Labeling ourselves and others helps us to feel safe, to feel protected, and feel like we know what to expect when we “open that drawer.” And while I’m sure a blog post about judging others would be helpful, I’d rather put the focus on you. How do you label yourself? Maybe you think you’re “the nerd”, “the quitter”, or as I often called myself, “the black sheep.” Whatever you think you are, you’re probably wrong. And that’s a good thing.
The negative labels we apply to ourselves and others in our automatic thoughts are almost always vague and ambiguous because they are automatic. If you try to write an essay from your automatic thoughts–you may think of them as your “opinions”–you will find that it consists of nothing more than a string of labels. If you are going to write well about your opinions, you will have to bring them beyond the stage of automatic thoughts and give reasons for those opinions that make sense to other people. In order to do that, you’ll have to define the labels you’re using. If you can define your terms clearly and give evidence for your beliefs, then you have gone beyond automatic labeling and begun to engage in reasoned argument.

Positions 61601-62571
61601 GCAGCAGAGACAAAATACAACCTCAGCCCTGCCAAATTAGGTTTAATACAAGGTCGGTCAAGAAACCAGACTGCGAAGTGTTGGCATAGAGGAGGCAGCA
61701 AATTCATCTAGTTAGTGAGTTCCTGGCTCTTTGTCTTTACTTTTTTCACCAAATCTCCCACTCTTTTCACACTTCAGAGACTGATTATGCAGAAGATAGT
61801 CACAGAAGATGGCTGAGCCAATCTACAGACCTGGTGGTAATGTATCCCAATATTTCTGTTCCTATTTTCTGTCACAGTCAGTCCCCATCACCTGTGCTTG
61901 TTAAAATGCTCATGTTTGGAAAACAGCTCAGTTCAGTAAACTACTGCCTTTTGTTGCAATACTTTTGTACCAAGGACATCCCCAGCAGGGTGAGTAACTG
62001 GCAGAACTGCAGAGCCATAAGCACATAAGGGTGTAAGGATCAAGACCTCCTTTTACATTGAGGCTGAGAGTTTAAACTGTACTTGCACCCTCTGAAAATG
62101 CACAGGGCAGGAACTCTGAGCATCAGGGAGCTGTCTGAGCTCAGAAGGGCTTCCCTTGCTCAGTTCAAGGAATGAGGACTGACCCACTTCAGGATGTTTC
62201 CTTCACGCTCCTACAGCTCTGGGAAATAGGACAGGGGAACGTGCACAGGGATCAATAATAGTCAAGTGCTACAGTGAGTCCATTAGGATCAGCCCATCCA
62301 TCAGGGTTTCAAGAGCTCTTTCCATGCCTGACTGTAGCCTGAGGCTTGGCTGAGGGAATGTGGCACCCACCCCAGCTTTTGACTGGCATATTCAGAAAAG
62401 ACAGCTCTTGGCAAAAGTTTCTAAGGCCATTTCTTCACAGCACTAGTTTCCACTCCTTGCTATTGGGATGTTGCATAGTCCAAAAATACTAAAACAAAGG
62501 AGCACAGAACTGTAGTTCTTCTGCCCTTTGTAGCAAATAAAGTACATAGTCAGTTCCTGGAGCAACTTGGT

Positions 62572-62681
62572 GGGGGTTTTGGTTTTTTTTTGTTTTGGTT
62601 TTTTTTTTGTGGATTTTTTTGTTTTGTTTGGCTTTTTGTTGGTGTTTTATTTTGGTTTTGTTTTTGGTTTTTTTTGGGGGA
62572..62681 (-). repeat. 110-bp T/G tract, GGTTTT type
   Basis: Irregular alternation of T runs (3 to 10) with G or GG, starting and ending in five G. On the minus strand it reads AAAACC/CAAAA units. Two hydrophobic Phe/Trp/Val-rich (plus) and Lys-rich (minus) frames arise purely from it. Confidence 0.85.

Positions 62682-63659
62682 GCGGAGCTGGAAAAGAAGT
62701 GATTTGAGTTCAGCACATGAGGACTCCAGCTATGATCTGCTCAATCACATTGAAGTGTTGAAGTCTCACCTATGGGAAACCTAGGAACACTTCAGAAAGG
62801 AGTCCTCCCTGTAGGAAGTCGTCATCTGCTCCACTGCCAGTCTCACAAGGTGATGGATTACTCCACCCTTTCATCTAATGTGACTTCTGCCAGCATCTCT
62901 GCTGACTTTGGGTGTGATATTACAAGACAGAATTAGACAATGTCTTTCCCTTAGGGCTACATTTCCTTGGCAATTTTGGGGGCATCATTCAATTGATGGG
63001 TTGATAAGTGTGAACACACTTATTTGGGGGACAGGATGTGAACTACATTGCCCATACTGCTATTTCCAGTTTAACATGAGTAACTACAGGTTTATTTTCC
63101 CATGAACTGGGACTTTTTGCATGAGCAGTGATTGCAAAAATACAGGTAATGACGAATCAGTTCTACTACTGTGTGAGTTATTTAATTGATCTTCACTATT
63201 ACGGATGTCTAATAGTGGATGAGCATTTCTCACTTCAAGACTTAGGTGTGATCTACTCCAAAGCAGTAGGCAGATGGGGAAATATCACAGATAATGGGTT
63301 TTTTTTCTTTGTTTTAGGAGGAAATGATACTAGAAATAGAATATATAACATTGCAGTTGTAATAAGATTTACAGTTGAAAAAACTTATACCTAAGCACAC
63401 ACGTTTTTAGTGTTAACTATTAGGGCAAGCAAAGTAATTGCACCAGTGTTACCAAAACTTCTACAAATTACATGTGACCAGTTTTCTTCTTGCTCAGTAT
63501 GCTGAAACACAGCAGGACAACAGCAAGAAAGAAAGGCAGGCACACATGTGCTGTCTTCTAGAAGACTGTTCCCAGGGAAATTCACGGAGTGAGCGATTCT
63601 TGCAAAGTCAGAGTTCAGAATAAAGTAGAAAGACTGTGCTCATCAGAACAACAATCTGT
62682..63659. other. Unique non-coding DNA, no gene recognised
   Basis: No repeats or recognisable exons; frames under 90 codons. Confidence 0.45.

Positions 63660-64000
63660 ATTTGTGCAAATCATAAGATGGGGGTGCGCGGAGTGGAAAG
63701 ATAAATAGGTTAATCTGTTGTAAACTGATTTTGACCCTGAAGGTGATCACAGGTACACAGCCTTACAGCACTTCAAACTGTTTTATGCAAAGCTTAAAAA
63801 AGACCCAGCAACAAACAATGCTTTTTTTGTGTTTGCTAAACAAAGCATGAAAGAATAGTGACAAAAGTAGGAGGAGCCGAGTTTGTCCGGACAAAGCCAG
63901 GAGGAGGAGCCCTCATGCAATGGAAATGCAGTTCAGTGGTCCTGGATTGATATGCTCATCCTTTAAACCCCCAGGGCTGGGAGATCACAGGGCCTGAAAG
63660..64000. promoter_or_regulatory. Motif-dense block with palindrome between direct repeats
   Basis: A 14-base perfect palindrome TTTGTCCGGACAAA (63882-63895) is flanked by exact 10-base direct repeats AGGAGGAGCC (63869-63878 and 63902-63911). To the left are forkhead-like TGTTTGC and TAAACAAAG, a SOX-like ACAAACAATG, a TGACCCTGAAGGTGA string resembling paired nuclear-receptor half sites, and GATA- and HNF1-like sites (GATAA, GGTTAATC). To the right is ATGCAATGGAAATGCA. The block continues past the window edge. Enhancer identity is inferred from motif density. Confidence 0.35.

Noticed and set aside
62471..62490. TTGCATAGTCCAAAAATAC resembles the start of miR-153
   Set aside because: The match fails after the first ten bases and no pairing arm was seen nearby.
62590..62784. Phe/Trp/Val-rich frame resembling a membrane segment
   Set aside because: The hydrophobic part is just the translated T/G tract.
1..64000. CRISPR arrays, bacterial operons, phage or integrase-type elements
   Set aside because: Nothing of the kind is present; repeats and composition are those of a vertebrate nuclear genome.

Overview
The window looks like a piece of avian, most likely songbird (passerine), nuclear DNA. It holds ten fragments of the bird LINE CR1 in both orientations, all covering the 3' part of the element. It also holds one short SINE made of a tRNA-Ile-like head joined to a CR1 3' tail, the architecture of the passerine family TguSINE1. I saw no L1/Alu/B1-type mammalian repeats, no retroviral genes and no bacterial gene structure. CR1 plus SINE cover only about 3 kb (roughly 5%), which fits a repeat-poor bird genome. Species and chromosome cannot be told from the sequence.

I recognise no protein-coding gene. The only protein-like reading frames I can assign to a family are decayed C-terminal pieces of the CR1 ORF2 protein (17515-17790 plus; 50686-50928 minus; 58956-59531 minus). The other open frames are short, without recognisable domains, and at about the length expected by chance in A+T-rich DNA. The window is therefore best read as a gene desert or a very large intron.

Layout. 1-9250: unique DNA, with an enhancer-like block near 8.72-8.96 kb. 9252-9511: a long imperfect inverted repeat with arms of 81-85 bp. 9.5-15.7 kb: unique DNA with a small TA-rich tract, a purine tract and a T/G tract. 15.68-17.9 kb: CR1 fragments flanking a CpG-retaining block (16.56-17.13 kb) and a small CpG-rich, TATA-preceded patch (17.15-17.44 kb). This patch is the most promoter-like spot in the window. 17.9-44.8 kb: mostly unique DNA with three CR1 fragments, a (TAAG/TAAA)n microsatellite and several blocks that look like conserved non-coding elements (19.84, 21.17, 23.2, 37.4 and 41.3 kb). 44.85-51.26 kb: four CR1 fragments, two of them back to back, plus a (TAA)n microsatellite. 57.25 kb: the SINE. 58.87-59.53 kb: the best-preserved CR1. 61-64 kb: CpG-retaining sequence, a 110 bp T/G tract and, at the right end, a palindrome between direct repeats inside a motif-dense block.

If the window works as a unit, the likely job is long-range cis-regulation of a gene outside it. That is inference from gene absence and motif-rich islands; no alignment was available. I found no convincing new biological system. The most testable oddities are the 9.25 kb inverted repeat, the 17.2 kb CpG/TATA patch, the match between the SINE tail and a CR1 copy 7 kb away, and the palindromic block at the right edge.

Ask yourself the following questions in order to start identifying and evaluating your labels. Write your answers down so that you can review them later.
1. How do you label yourself? Are you a career woman, a mom, an accountant, a politician? Are you a failure or a winner? Are you a “fat girl” or a “pretty girl?” Write down all the labels you attach to yourself, going back as far as you can remember.
2. Where did these labels come from? Did they come from you? Your parents? A teacher? A friend? Look at each label you wrote down in the above question, and identify where each one came from.
3. Are you living to your labels? How are your labels working for you? What are your payoffs?
•“Believe in yourself and stop trying to convince others” – James De La Vega
•“Never try to impress a woman, because if you do she’ll expect you to keep up the standard for the rest of your life.” – W.C. Fields
•“I’ve reached a point in life where it’s no longer necessary to try to impress. If they like me the way I am, that’s good. If they don’t, that’s too bad.” – Corazon Aquino
•“The most common trouble with advertising is that it tries too hard to impress people.” – James Randolph Adams